We noticed new signage and rope barricades as well as this spur trail to a more direct lookout of both Háifoss and Granni during our August 2021 visit

That spur trail went about 100m to the first viewing area though there were informal use-trails that kept going further downstream away from the waterfalls to try to improve the viewing angle.

That said, the best view was still the original lookout further downstream where we got our photos in 2007 (it’s the same spot where we took the hero photo on our About Us page).

On each of our visits to Háifoss, we spent around an hour away from the car, but I have to believe that most of that time was spent taking photographs and just chilling out here.

Perhaps the greater drama in accessing the falls was more about the drive to get there than the physical exertion required.

Haifoss_078_07082007 - More focused look back at the fairly rough unpaved road that had ruts and potholes as it ascended from Þjórsárdalur and headed towards Háifoss
More focused look back at the fairly rough unpaved road that had ruts and potholes as it ascended from Þjórsárdalur and headed towards Háifoss

The road we took was a pretty bumpy one, and I would imagine high clearance vehicles would be necessary to get here.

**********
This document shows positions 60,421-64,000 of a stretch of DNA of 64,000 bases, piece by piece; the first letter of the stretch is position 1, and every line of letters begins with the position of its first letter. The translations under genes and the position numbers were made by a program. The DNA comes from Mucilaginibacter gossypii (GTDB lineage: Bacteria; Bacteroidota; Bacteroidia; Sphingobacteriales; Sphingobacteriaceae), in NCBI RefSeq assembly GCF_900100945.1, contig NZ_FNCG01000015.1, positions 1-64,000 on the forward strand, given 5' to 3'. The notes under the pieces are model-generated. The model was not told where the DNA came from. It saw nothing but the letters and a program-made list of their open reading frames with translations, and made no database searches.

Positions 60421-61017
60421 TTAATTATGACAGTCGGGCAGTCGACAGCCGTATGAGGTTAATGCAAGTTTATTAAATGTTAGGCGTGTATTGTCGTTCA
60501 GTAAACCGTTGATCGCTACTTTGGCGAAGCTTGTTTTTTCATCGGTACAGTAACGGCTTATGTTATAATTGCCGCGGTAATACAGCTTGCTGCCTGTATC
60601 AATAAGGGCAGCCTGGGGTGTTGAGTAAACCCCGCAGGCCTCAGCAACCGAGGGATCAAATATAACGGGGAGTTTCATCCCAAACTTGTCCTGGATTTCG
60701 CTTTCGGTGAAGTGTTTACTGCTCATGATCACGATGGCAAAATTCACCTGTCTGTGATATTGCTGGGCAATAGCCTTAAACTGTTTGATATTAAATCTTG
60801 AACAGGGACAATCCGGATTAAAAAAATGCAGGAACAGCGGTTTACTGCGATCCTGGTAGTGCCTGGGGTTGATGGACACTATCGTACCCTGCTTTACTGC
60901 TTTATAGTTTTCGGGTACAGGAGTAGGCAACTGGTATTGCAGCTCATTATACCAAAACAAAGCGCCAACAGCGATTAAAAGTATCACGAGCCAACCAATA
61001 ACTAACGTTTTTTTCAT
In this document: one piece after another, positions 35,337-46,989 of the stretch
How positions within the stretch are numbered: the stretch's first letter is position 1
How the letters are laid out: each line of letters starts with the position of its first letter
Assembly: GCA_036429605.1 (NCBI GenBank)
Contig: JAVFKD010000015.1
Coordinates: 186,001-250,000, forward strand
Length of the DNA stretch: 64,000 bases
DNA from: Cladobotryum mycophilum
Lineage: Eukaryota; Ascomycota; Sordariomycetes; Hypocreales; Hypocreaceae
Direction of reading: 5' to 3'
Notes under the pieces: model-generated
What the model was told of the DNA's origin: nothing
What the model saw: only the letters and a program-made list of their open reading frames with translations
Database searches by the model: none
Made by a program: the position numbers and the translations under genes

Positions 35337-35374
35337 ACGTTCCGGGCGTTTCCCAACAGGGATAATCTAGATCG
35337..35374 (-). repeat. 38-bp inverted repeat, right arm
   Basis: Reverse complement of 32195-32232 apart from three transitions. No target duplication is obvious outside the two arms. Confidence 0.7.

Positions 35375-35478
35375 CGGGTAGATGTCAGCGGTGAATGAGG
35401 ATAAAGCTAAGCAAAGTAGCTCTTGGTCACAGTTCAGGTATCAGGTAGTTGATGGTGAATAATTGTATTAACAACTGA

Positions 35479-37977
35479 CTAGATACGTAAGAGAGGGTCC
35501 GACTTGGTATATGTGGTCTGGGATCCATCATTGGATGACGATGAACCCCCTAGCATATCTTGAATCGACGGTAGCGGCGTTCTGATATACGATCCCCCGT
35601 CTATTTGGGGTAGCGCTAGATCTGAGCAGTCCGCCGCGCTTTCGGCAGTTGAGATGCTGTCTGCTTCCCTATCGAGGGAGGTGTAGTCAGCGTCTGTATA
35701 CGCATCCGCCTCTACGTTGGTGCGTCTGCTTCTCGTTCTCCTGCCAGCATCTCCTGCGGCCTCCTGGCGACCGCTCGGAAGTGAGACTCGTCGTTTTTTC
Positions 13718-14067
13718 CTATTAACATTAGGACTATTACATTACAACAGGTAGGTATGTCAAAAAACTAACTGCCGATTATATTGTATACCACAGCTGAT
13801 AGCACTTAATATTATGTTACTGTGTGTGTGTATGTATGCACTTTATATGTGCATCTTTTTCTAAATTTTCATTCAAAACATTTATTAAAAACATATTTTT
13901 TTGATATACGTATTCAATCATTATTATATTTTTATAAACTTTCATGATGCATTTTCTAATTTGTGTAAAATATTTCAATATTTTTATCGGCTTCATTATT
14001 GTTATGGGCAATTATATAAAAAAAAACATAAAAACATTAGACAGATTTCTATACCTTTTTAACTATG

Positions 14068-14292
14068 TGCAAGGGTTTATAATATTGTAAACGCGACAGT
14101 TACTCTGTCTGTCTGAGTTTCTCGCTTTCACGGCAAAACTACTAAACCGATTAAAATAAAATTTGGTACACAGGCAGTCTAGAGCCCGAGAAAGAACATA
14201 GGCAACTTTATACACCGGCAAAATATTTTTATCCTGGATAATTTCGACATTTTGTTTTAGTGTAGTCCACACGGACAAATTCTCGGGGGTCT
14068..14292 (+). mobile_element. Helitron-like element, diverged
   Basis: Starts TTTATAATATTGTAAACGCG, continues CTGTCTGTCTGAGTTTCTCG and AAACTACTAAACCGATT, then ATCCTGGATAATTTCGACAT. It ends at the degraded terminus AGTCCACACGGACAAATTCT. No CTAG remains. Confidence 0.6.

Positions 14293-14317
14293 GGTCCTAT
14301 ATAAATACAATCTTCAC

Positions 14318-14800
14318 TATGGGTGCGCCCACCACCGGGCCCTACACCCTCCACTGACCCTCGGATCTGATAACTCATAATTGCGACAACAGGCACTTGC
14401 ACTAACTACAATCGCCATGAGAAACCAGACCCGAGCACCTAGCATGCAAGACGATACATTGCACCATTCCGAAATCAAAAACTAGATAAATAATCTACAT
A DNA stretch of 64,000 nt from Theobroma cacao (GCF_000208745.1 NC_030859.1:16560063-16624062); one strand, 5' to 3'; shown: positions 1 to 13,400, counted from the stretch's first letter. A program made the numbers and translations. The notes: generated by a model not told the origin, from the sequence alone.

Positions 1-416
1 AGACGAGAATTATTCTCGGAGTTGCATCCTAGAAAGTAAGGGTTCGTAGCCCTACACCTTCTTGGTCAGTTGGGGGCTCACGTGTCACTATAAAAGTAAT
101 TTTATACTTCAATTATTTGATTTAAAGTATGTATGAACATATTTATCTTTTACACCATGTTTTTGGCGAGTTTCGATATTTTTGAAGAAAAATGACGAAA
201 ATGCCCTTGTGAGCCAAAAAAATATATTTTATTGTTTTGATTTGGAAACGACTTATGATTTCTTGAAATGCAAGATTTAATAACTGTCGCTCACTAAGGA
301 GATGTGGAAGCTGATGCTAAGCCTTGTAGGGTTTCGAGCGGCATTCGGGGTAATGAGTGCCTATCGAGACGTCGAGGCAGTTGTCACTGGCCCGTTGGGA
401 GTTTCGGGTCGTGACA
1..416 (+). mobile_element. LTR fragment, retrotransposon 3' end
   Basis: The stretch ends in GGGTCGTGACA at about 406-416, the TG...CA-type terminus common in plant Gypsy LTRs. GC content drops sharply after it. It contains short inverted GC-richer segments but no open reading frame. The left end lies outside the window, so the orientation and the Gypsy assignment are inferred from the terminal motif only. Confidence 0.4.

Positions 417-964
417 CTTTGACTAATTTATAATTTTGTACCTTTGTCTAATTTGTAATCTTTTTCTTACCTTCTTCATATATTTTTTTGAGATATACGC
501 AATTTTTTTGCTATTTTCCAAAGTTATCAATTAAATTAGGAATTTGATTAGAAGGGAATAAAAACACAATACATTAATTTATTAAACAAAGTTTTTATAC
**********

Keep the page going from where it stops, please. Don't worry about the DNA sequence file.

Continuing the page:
But then again, on our 2007 visit, we did see some low clearance 2wd vehicles at the car park, which would suggest it might be possible for such vehicles to make it, too.

If that’s the case, driving carefully and slowly would have to be done or else risk damage to the undercarriage of the car, damage to the transmission, or even suffer flat tires from the rocks on the road.

Háifoss Meaning

As for the meaning of the waterfall’s name, I looked up my Icelandic dictionary and saw that hár means high or tall.

Haifoss_025_08202021 - Contextual look downstream with Háifoss and a thinner companion waterfall providing a sense of how high the falls is
Contextual look downstream with Háifoss and a thinner companion waterfall providing a sense of how high the falls is

If that’s the case, then I guess its name could’ve been surmised given that the spelling of the name of the falls would likely induce a non-Icelandic speaker to think it’s pronounced “high” anyways.

Finally, I had read that visitors to the re-created historical farm at Stöng may wish to undertake a long 5- to 6-hour trek to get to the falls as well as experience the lush rift area at Gjáin.

That may be an option if you truly want to immerse yourself in the unforgiving highlands, but since it was possible to drive there, we didn’t bother doing that.

Nevertheless, that same connecting trail also connected with an apparent use-trail leading into the canyon and towards the rocky base of Háifoss and Granni.

Haifoss_037_07082007 - This rock cairn marked the endpoint of the short hike to the overlook of Háifoss when we first came here in July 2007. Now, there's a signed trail leading to Stöng, which also included a detour to the bottom of the canyon
This rock cairn marked the endpoint of the short hike to the overlook of Háifoss when we first came here in July 2007. Now, there’s a signed trail leading to Stöng, which also included a detour to the bottom of the canyon

Judging by the steepness of the cliffs, this would be an excursion full of rockfall danger and rough scrambling within the depths of the canyon, but it is an option if you’re aware of the risks you’re taking.

Authorities